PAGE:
This post originally went out on Seattlest.
That’s our dog. Her name is Feta. She’s a shedding, loving, bear of a St. Bernard. We call her ‘walrus’ every so often because of how she lies down. She’s a bit anxious and is still getting used to people. Sometimes, she’ll meet someone that she’s comfortable with, calms down, and nuzzles up next to them and she will be the dog we know she can be. One of the people she took immediately to was our friend Kim Ricketts. If you’ve ever met the amazing Kim, you’d know that her presence was magnetic. Feta figured that out. And all of Kim’s friends knew this as well. We had a cherished friend and a special person.
Kim Ricketts was a remarkable person. She had an uncanny ability to inspire and connect. Her love of reading was infectious. I remember all of my times with Kim. They each had their own story. And as a longtime book person, stories are one of the things that fueled Kim. Connecting people was another. And for that I’m also thankful. For Kim connected us to so many people; authors, chefs, visionaries. She introduced me to people that soon became my friends. Talk to any local chef, food writer or purveyor, and reader, they’ll each have a great Kim story.
Kim Ricketts passed away Monday after a fight with blood cancer and AL amyloidosis. A brave soul if there ever was one, I was honored to call her a friend. My thoughts and prayers are with all those close to her
A few stories that I’ll always remember of Kim. A few years ago, as I was just dipping my toe into the world of the local food community, I wanted to attend her Cooks & Books event with Eric Ripert. I barely knew Kim (or anyone else in the Seattle food scene) at the time, but she was so warm and welcoming and wanted me to be there. I said that I would be coming by myself. What did Kim say? “You can sit with me and Eric!” Honored to say the least. She barely knew me, but welcomed me openly. That’s the type of person she is. It was an amazing night, all brought to us by Kim.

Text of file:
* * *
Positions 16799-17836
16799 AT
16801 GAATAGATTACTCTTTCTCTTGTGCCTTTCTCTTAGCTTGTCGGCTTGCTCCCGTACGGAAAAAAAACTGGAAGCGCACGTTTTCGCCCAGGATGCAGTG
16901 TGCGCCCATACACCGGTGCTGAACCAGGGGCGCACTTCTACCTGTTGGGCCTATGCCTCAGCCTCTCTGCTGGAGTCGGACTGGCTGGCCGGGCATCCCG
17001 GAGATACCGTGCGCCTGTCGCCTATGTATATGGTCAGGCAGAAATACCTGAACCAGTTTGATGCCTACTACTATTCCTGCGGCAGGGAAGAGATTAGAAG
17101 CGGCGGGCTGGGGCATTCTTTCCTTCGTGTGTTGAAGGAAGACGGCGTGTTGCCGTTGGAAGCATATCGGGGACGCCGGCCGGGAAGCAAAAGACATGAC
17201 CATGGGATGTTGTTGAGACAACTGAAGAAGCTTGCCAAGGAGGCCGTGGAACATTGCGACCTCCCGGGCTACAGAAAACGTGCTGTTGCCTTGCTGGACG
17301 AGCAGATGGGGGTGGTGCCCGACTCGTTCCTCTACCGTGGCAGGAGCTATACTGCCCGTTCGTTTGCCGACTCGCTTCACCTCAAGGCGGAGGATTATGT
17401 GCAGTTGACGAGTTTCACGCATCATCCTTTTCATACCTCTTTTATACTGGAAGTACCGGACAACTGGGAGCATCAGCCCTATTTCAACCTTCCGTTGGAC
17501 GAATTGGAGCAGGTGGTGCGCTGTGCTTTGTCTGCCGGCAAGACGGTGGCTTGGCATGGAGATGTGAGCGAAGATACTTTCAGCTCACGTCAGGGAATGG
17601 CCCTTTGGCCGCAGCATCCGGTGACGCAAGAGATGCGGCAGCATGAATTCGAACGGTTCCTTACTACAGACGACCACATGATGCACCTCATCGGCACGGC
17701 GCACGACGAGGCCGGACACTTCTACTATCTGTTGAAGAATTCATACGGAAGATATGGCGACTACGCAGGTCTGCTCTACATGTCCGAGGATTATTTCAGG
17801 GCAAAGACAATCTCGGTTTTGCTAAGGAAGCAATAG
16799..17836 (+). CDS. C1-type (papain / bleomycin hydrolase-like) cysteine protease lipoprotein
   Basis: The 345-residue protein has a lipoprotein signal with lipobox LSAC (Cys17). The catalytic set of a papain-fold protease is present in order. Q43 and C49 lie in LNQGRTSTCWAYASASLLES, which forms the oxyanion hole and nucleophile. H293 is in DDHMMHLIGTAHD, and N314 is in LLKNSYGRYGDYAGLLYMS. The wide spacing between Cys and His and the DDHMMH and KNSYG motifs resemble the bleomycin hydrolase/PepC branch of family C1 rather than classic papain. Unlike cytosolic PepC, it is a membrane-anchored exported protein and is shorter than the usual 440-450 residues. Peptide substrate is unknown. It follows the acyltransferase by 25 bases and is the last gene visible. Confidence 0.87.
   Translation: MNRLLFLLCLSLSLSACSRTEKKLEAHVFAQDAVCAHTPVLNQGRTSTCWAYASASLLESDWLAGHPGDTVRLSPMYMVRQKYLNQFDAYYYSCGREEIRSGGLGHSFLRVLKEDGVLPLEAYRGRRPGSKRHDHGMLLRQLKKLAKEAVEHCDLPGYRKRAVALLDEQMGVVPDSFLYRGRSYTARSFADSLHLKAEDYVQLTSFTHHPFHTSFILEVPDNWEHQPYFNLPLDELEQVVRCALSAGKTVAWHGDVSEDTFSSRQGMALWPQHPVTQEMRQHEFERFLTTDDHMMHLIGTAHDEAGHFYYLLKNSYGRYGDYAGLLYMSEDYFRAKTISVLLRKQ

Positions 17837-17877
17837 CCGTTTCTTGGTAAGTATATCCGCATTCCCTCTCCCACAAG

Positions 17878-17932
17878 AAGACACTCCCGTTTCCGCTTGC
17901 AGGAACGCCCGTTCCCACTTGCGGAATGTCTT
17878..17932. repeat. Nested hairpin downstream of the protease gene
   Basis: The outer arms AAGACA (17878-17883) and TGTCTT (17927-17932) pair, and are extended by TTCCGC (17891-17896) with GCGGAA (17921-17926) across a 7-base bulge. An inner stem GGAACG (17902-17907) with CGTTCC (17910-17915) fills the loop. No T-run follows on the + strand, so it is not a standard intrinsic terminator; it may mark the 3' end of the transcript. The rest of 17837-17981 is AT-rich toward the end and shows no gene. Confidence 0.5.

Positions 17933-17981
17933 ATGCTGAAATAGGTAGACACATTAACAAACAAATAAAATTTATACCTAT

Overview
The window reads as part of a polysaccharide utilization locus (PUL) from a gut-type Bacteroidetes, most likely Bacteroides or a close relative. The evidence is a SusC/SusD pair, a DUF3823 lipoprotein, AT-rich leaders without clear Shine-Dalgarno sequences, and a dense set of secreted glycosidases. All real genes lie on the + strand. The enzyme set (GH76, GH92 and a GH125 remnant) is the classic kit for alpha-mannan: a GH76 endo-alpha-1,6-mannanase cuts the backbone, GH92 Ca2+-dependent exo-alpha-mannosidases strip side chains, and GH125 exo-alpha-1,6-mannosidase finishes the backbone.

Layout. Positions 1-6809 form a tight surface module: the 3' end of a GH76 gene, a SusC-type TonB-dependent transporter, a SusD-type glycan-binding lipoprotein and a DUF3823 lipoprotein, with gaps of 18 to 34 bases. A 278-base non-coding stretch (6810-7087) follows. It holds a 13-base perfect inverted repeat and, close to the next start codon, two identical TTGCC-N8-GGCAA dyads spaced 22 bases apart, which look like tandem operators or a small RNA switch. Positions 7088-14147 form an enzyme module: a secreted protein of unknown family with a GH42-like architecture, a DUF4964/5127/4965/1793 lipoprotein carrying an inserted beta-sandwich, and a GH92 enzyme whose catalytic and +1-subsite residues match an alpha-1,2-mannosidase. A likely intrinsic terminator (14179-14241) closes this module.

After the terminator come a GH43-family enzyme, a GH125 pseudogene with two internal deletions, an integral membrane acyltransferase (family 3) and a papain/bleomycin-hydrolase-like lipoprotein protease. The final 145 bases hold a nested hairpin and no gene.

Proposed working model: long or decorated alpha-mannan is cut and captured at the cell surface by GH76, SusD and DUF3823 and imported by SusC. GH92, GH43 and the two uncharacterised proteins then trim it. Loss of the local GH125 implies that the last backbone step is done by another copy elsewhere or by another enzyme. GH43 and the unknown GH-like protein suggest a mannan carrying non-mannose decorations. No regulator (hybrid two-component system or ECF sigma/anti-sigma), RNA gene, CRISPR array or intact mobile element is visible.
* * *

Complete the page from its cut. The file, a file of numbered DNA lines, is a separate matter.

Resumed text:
Another story; Kim can be a whirlwind of conversation and movement. It’s a delightful thing. She’ll get engrossed with meeting people and catching up with friends. On one of the first occasions that I met her, I noticed that her voice was starting to go (as it was apt to do). Ever the gentleman, I offered her a cough drop. She said, ‘Honey, there is nothing that will help with this voice.’ She then continued to converse with those nearby. She would always lose her voice by the end of the night. I can still hear that voice in my head. It’s a distinctive one; raspy with a hint of a squeak. Undulating in tone and volume. Can you hear it? I always will.
An all those books that are stacked next to Feta? They’re from the many events that Kim held around town, the many events that I was fortunate to attend. We sent this picture to Kim in the winter. Of course there are stories in these books. But I’ll remember the stories of when I got these books. The dinners they were shared over. The conversations that were started by them. The friends made from them. Ultimately, I’m thankful of the time that I spent with Kim and to be a small part of her story. It still continues by carrying on her legacy. We can start by having dinner and a conversation with friends.